Yale Environment 360: “For decades, 1960s research for the American Petroleum Institute warning of the risks of burning fossil fuels had been forgotten. But two papers discovered in libraries are now playing a key role in lawsuits aimed at holding oil companies accountable for climate change. Carroll Muffett began wondering in 2008 when the world’s biggest oil companies had first understood the science of climate change and their product’s role in causing it. A lawyer then working as a consultant to environmental groups, he started researching the question at night and on weekends, ordering decades-old reports, books, and magazines off Amazon and eBay, or from academic libraries. It became a years-long quest, and as he pressed on, Muffett noticed one report kept coming up in the footnotes of the memos and papers he was poring through — a 1968 paper commissioned by the American Petroleum Institute, the powerful fossil fuel trade group, and written by Elmer Robinson and Bob Robbins, scientists at the Stanford Research Institute, known as SRI. Muffett wasn’t sure what it said, but it was cited so often he knew there must be something big in it. Then part of Stanford University, SRI wasn’t an ordinary department, but a contract research outfit that had been intertwined from its founding with oil and gas interests. The paper had been delivered privately to the petroleum institute, not published like typical academic work, and only a few copies had spilled into the public realm. Long since forgotten, they had been gathering dust in a handful of university libraries. Eventually, through an interlibrary loan, Muffett managed to get a hold of one…”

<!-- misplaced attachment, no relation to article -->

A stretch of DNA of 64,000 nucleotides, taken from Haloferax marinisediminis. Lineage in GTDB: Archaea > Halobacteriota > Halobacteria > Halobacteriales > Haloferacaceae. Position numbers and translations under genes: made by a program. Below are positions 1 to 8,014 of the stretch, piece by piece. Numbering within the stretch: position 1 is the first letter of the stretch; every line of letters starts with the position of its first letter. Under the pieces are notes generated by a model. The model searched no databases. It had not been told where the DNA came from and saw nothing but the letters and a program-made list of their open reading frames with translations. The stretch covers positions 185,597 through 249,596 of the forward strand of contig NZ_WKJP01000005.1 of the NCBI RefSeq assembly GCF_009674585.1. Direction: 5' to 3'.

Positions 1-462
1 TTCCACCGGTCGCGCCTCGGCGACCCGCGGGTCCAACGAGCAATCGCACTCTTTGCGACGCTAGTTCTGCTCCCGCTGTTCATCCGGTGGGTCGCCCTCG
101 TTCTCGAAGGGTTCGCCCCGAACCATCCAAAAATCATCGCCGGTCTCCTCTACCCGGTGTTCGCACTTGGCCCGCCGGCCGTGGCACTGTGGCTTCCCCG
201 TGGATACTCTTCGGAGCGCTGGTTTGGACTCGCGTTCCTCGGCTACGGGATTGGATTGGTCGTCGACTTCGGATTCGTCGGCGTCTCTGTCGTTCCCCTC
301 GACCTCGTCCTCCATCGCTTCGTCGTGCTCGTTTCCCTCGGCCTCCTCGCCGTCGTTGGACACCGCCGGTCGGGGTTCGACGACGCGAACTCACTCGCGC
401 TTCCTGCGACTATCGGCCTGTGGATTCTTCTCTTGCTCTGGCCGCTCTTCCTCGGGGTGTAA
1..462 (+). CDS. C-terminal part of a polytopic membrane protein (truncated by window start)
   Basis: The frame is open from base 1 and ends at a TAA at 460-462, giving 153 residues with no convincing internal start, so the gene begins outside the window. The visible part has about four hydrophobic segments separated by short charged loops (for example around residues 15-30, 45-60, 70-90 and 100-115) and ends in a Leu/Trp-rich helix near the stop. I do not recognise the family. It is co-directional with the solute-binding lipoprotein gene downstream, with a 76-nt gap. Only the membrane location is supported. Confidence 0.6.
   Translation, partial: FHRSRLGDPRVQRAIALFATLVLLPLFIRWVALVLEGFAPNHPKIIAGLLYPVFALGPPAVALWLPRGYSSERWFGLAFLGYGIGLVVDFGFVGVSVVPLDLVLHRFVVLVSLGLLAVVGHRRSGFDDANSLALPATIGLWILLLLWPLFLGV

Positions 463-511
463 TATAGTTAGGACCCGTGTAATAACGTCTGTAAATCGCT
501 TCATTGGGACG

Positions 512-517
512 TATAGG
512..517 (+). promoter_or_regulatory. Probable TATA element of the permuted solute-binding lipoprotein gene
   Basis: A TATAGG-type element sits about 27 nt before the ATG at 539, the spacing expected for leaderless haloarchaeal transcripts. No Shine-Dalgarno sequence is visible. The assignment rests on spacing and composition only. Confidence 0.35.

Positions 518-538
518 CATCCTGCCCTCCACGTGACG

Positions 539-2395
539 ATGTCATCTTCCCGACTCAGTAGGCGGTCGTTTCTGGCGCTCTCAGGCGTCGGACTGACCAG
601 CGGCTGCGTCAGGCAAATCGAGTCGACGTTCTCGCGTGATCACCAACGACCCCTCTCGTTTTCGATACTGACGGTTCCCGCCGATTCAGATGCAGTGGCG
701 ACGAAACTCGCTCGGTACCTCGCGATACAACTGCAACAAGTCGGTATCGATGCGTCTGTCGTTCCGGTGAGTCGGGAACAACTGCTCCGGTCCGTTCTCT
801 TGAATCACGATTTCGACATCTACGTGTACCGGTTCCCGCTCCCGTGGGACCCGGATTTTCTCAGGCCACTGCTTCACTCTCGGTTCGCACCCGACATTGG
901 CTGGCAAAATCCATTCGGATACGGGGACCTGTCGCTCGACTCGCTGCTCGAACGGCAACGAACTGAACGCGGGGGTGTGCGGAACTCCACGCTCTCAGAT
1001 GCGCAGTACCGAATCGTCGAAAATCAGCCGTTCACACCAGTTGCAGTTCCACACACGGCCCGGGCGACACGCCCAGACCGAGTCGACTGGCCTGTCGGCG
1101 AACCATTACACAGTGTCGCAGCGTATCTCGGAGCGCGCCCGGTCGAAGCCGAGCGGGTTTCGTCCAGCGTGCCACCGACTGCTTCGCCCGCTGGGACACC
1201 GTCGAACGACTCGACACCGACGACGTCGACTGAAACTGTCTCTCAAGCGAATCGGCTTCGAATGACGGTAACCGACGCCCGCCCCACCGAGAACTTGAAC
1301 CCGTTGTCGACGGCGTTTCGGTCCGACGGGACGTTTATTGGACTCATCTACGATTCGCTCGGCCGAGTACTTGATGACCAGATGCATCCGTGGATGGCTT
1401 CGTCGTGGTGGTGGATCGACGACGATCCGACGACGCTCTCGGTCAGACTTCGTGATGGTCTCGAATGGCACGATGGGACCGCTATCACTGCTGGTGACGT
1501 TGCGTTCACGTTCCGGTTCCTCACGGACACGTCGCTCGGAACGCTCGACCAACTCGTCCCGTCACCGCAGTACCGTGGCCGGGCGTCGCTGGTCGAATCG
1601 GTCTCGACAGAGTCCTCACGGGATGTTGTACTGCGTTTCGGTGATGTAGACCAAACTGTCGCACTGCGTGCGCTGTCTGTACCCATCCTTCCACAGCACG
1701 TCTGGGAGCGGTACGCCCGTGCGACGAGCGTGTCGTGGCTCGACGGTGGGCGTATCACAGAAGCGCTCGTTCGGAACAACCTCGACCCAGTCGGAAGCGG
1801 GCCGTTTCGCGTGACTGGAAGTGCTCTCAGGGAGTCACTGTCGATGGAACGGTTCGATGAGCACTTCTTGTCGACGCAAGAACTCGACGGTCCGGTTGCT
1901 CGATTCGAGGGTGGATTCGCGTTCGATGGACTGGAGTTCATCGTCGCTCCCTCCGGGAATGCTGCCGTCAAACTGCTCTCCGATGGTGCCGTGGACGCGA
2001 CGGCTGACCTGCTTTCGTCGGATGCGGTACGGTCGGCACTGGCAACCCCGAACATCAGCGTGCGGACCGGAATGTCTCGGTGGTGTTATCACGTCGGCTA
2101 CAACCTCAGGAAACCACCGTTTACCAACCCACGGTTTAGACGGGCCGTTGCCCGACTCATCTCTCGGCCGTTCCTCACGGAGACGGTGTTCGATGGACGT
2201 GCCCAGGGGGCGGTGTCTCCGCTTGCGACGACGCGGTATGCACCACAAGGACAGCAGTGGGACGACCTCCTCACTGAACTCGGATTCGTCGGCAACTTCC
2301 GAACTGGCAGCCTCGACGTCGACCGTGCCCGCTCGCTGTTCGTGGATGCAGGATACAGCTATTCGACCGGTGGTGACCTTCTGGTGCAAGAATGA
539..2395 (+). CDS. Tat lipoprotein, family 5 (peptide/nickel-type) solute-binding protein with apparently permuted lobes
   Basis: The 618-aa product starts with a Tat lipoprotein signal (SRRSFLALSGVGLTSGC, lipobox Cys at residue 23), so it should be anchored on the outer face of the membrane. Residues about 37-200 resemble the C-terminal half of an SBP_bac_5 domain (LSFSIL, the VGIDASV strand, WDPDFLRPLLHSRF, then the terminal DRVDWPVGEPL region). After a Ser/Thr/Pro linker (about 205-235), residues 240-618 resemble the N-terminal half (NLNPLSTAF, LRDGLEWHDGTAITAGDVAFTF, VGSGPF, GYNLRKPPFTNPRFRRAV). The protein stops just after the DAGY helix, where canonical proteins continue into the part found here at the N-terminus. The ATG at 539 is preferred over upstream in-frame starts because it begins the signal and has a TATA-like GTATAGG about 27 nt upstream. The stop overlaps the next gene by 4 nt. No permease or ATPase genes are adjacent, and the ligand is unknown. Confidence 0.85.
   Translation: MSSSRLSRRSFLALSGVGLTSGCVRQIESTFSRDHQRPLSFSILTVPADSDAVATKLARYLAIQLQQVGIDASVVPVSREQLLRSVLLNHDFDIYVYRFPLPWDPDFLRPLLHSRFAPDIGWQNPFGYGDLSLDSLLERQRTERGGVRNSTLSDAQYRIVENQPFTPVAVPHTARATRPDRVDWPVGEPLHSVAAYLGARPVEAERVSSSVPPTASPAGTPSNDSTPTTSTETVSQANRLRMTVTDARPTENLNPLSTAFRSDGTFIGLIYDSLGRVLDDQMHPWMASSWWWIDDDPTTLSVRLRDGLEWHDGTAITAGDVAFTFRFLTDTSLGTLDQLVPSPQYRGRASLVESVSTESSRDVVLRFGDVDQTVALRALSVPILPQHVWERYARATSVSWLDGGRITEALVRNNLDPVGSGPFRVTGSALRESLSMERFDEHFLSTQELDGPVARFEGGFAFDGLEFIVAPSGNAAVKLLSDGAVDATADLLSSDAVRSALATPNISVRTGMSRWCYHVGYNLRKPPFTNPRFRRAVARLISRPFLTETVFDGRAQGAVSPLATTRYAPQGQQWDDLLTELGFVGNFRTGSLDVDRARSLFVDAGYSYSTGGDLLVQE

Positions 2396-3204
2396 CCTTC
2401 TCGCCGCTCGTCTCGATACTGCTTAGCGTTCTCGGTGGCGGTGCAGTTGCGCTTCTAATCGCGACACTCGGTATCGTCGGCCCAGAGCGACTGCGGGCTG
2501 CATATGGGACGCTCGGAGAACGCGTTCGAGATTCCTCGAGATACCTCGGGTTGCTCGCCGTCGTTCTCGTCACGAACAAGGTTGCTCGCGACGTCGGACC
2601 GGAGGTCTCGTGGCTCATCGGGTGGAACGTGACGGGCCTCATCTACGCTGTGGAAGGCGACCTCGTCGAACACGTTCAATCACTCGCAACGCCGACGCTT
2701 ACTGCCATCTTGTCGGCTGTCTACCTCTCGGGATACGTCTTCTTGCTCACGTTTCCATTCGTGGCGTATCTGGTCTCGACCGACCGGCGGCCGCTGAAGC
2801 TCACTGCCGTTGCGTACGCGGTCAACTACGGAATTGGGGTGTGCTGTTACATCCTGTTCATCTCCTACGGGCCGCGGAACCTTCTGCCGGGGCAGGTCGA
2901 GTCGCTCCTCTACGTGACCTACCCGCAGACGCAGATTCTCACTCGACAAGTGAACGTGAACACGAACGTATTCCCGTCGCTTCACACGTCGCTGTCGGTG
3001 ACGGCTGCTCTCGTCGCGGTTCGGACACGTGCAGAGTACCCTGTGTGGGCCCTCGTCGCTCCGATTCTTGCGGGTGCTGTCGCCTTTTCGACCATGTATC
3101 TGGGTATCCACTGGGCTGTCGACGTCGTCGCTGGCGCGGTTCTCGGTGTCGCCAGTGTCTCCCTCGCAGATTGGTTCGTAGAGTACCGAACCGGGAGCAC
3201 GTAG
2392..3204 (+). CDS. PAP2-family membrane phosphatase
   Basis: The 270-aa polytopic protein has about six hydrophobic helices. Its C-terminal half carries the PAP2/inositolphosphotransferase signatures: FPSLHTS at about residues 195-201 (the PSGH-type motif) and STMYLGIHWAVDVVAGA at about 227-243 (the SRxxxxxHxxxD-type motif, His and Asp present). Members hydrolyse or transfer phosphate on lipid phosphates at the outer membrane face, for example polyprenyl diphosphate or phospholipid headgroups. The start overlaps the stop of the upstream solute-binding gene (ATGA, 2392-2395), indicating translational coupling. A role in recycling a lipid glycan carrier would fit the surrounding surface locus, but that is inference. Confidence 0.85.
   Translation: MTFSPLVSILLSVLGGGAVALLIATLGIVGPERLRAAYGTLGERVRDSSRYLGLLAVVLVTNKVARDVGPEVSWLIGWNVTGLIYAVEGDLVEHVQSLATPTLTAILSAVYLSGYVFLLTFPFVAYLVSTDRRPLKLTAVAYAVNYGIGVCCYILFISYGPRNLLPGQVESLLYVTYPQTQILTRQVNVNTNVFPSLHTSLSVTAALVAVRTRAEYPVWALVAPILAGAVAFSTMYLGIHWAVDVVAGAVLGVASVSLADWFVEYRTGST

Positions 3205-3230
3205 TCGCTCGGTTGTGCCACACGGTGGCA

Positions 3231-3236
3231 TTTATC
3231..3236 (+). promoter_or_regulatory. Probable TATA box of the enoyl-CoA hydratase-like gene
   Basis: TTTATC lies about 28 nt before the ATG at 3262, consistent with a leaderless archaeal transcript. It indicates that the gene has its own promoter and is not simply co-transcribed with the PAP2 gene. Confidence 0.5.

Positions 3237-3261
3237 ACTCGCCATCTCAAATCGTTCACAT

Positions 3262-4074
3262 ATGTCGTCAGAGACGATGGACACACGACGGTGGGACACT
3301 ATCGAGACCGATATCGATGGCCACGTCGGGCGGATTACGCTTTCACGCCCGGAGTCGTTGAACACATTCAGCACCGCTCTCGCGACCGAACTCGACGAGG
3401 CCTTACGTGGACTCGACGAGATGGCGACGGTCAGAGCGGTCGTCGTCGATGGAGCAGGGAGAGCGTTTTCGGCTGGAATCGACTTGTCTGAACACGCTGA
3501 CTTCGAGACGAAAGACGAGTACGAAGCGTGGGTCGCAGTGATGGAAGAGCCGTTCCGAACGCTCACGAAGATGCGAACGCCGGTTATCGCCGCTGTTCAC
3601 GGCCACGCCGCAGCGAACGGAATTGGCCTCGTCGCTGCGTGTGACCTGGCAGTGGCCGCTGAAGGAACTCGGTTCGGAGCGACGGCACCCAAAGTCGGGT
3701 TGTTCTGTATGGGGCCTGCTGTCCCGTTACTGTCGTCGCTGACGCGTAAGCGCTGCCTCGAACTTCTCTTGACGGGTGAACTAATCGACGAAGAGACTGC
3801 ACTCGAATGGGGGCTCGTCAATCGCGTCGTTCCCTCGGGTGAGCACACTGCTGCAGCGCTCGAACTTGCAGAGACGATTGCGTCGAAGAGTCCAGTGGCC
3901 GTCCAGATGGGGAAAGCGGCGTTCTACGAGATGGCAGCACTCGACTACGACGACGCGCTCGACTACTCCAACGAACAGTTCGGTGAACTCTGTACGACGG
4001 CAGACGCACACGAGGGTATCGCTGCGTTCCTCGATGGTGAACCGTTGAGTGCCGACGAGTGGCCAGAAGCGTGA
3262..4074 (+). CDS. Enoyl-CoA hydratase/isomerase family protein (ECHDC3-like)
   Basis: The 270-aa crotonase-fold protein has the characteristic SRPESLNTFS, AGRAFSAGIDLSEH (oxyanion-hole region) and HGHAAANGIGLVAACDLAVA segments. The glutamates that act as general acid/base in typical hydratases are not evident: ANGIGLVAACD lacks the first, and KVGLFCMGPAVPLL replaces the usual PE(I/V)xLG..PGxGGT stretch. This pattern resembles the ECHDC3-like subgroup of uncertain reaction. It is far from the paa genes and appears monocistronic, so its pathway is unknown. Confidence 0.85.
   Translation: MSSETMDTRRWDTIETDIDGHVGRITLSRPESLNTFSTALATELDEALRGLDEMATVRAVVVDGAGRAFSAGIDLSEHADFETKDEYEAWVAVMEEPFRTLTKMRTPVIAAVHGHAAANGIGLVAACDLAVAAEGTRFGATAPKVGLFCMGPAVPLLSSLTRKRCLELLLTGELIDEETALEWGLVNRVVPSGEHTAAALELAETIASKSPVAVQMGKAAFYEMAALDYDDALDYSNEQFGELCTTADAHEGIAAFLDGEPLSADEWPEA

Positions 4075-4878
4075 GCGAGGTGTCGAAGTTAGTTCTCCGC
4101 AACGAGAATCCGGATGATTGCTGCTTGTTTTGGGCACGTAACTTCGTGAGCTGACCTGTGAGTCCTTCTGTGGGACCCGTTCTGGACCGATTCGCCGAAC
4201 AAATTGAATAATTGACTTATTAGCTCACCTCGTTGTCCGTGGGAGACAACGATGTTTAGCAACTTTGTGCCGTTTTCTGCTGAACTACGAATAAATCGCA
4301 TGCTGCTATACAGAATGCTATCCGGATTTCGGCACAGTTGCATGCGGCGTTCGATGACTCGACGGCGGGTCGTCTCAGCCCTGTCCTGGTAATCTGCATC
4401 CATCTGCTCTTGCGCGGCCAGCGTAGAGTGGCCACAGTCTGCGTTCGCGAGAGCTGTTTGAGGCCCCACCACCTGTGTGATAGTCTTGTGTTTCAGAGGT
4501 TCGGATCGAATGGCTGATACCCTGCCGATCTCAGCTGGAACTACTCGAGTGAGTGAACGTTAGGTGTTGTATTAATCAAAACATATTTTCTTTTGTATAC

Minnesota, Delaware, Rhode Island, Baltimore, and Honolulu are among about two dozen U.S. states and localities suing the industry. Some of the cases seek compensation for the damage wrought by climate-driven disasters like floods, fires, and heat waves, plus the cost of preparing for future impacts. Others allege violations of state or local laws prohibiting fraud and other deceitful business practices, or requiring companies to warn consumers of a product’s potential dangers. The defendants, which vary from case to case, include the American Petroleum Institute as well as major companies such as ExxonMobil, Shell, Chevron, BP, and ConocoPhillips…”
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